July 4, 2013 in Health, Washington Voices

Relative’s breast cancer stirs 8-year-old to action

Pink stand means more to her than just lemonade
By The Spokesman-Review
Kathy Plonka photoBuy this photo

Eight-year-old Lekseea Givens, with her grandfather, Bryan Vanhoff, waits for customers at her lemonade stand in Spokane Valley on June 27. All proceeds go to the Susan G. Komen Foundation.
(Full-size photo)

It’s available

If you would like Lekseea’s Lemonade Stand to come to your yard sale, contact Cindy Vanhoff at (509) 710-9853.

In the summer, lemonade stands spring up in neighborhoods across the city.

Some kids hope to earn candy money. Some are saving for new bikes. Others just like the jingle of change in their pockets.

Lekseea Givens, 8, wants a cure for breast cancer.

Her bright pink stand features a carefully lettered sign: “Lemonade 50¢, All profits go to breast cancer research.”

While waiting for customers in front of her grandparents’ Spokane Valley home last week, Lekseea said, “My Auntie Dee had breast cancer. I wanted to think of a way to help other people stop getting breast cancer.”

Lekseea’s grandmother, Cindy Vanhoff, said, “Auntie Dee was my sister Deirdre Alheim. She died in May 2010. She was 49.”

Scanning the sidewalk for thirsty neighbors, Lekseea added, “Auntie Dee lived in Montana.”

Her grandmother nodded. “We all got to go see her a month before she passed away. It’s still hard to believe she’s gone.”

When the third-grader brought up the idea of raising funds for breast cancer research, her grandfather, Bryan Vanhoff, had an idea. “Papa said, ‘Why don’t we build a lemonade stand?’ ” Lekseea recalled.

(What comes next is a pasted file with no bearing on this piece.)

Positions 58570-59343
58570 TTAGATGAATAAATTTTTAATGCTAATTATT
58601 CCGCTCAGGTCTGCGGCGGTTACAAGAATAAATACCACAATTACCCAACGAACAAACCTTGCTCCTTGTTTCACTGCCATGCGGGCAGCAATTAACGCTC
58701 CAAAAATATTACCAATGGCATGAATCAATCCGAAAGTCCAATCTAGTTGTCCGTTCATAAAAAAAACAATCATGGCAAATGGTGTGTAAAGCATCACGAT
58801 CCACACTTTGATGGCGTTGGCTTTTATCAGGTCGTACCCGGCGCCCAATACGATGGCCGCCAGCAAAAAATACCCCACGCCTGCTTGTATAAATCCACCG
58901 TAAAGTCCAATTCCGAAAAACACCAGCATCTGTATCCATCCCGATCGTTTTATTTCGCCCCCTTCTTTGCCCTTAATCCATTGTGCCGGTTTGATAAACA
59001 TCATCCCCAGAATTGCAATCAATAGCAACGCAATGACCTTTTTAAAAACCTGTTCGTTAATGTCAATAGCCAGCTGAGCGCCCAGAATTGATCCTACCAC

And so they set to work.

Well Grandpa did anyway. He created a portable stand that folds easily. Handy built-in shelves offer a convenient place to store ice, cups and lemon slices. Lekseea chose the pink paint and her grandmother made her an apron that matches the stand.

Cindy Vanhoff visited the offices of the local Susan G. Komen for the Cure affiliate and received an enthusiastic response and lots of literature. Lekseea pointed to a stack of brochures and fliers resting on the counter of her lemonade stand next to her tip cup. “These are the papers I give out to people,” she said.

Now, all they needed was a steady stream of customers. But Cindy Vanhoff said their neighborhood doesn’t draw a lot of traffic, and Lekseea and her mom live in a condo – no place to set up a lemonade stand there.

However, they noticed garage sales lure loads of customers, and came up with an idea to generate even more funds. Cindy Vanhoff explained, “She wants to loan herself out to people in the Spokane Valley, Liberty Lake area and possibly the South Hill that are having yard sales this summer. Bryan and I will take turns taking her.”

They recently took her stand to a yard sale held to raise money for the Every Woman Can program. The pink stand and cute girl drew lots of attention and donations.

As Lekseea ran down her list of expenses, “Lemonade, lemons, cups …” she admitted, “I don’t like math.”

But one number sticks in her head. By summer’s end she said, “I want to raise at least $50.”

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